Weight Room. Weight Room. Weight Room. Look, Jan Vesely is a young kid — 22 years — and is still growing into his body. But when he takes it to the basket you wince, because you know Vesely is thinking ‘I hope I score’ as he double-clutches around Tyson Chandler’s arms. Jan should be confidently thinking POWER! (Me, rim, go.) He missed a couple shots at point-blank range (once throwing his towel down and kicking air as the Wizards headed into a subsequent timeout). He was responsible for Steve Novak getting hot early. And while it’s understandable that Carmelo Anthony at one point bodied Jan en route to the hoop, seeing ‘Melo later move Vesely several feet with a simple back-screen chuck means those Czech muscles have a long way to go. [Worth noting: Vesely did commit a hard flagrant foul on Tyson Chandler, which resulted in a reaction and a technical foul from Chandler.]

—Kyle Weidie (@Truth_About_It)

0.4 out of 3 stars

Kevin Seraphin
There have been countless moments over the last two seasons when Kevin Seraphin’s strength and size (even more than his raw ability) allowed him to maneuver to a favorable spot in the post. Against the Knicks, Seraphin went up against Kurt Thomas (6-foot-9, 240 lbs), who on paper (and in person, he just turned 40) looked ill-equipped to handle a player the size of the 6-foot-9, 285 lbs Frenchman. But when Seraphin tried to establish position in the post, Thomas would stand him up straight and force him to take a bad shot or give the ball up completely. It is no coincidence that six of Seraphin’s 10 points came during the fourth quarter when Thomas was on the bench. In fairness to Seraphin, there were two or three occasions when he did have good position in the paint, but his teammates (Ariza twice and Price once) simply chose not to feed the big man.

—Rashad Mobley (@Rashad20)

1.3 out of 3 stars

Jan Vesely
Go ahead, Wizards fans, get excited about Bradley Beal. It’s OK, you’re in a safe place now. Don’t be scared. OK, wait… It’s funny to tell you to get excited about Beal when his game is so cool, so calm. He plays within himself to the joy of the content basketball-watching heart. He does the little things… that you notice, so maybe they’re not so little. Beal can be a presence on offense, when he wants to, but he also knows his ‘want’ takes a backseat to the team. If anything, Beal isn’t aggressive enough with the ball (although six of his 15 points did come from the free throw line.) But the aggressiveness will come; the Wizards don’t stand much to gain by Beal asserting himself too frequently in the early going. Let’s have Jannero Pargo tell it:

“You would think he would be out there moving 100 miles an hour on both ends of the court, but he’s not. He’s playing under control, within himself, and being aggressive at the same time. It’s refreshing.”

Refreshing, indeed.

—Kyle Weidie (@Truth_About_It)

2.1 out of 3 stars

Martell Webster
Webster is supposed to be a shooter, and he did go 1-for-2 from deep, but he did a lot of other things that makes his 12 points and 10 rebounds in 27 minutes off the bench impressive. Ariza better not be looking in the rear-view mirror, because Martell is closer than he thinks. Webster dove for rebounds, he made pretty up-and-unders, and he played within the flow of the game, himself and his teammates. Webster is one new Wizard who is making the integration process easy instead of hard. His one assist resulted in the prettiest play of the night. As the Wizards pushed forward on the break early in the second, Webster just knew his teammate Bradley Beal was behind him to receive a blind bounce pass for the trey ball. But certainly the coaches want to see Webster build on these performances before just handing him minutes. Three will be a trend.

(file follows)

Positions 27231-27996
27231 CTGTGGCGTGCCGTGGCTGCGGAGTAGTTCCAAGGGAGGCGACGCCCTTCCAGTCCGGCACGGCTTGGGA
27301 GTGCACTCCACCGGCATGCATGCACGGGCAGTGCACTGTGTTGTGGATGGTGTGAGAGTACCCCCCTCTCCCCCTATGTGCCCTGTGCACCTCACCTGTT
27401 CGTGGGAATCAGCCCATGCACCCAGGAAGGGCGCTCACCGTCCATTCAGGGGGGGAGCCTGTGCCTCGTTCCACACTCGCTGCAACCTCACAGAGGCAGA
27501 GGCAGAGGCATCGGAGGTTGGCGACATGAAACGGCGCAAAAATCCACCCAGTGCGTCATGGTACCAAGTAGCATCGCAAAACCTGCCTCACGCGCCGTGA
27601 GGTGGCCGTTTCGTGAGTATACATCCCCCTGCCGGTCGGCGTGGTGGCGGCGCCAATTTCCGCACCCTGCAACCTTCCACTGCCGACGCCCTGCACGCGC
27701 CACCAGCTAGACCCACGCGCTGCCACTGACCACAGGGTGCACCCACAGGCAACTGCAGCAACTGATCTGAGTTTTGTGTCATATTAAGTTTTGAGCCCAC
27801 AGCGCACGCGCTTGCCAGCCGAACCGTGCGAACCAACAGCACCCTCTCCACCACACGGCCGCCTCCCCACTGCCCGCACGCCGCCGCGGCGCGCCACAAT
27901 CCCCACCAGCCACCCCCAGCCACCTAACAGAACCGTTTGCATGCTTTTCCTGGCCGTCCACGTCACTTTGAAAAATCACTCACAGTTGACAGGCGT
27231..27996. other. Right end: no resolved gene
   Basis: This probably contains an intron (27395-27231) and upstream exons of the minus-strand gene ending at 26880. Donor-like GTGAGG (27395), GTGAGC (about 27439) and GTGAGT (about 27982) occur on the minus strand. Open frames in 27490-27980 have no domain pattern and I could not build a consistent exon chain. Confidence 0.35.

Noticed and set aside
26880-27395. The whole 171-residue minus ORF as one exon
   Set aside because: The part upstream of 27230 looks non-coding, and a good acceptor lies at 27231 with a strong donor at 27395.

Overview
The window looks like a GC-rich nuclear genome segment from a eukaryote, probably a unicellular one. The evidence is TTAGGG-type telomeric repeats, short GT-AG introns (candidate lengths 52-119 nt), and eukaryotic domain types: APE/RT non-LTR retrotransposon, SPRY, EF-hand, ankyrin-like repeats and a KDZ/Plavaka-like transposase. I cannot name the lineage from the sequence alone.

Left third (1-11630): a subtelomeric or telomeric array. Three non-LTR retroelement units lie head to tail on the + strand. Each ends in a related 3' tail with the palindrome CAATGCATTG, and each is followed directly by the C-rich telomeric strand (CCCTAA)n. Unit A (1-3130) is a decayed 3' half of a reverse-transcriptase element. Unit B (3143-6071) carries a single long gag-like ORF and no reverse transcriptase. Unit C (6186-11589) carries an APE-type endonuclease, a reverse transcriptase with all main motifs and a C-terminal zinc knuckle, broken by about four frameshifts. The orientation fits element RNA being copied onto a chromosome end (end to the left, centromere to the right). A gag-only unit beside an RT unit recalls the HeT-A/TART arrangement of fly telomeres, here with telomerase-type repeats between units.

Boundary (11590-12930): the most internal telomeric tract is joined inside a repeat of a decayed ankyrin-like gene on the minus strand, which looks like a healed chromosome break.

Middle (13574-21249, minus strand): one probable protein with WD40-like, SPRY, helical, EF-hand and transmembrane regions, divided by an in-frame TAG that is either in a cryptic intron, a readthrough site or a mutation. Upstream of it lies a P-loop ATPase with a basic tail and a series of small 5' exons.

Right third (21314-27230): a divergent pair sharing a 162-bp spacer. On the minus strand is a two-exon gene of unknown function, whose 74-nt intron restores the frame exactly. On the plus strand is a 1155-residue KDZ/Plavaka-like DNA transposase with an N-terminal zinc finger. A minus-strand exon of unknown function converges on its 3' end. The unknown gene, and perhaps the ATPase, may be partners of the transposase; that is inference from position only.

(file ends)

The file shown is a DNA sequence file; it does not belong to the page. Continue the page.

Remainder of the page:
—Kyle Weidie (@Truth_About_It)

TOTAL: 1.8 out of 3 stars

The Mayor: Washington Wizards DC Council

Randy Wittman on The Starting Lineup:

“We’re going to mix and match here moving forward and look at different guys.

After Saturday when somebody that has started that hasn’t [before] craps his pants, then you’re going to ask me, ‘Maybe he’s better at coming… [off the bench].’

You don’t know what’s going to happen moving forward, so let’s see.”

Wittman on Steve Novak:

“We did go over personnel. We know one thing Novak can do is shoot, and we looked ‘shocked’ when he made some. I mean, looked like, ‘Are you kidding me? He made a shot?’

And that’s a little discerning to me, because that was the thing that we did talk about in terms personnel, that you make him put it on the floor.”

Adjourned: Washington Wizards DC Council


“39-year-old Jason Kidd is guarding Bradley Beal. Kidd is entering his 19th NBA season. Beal is 19 years old. #Wizards”

@Ben Standing


“He says he wants to compare himself to Ray Allen, but he’s a little bit more flashy than Ray Allen. I say he’s got a little bit of the ‘Flash’ in him — D-Wade in him. He’s a slasher, he can put the ball on the floor, and make contact. And that’s big.”

—Martell Webster on Bradley Beal

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Kyle Weidie
Founder / Editor / Reporter / Writer at TAI
Kyle founded TAI in 2007 and has been weaving in and out the world of Wizards ever since, ducking WittmanFaces, jumping over G-Wiz, and avoiding stints on the DNP-Conditioning list. He has covered the Washington pro basketball team as a member of the media since 2009. Kyle currently lives in Brooklyn, NY with his wife, loves basketball, and has no pets.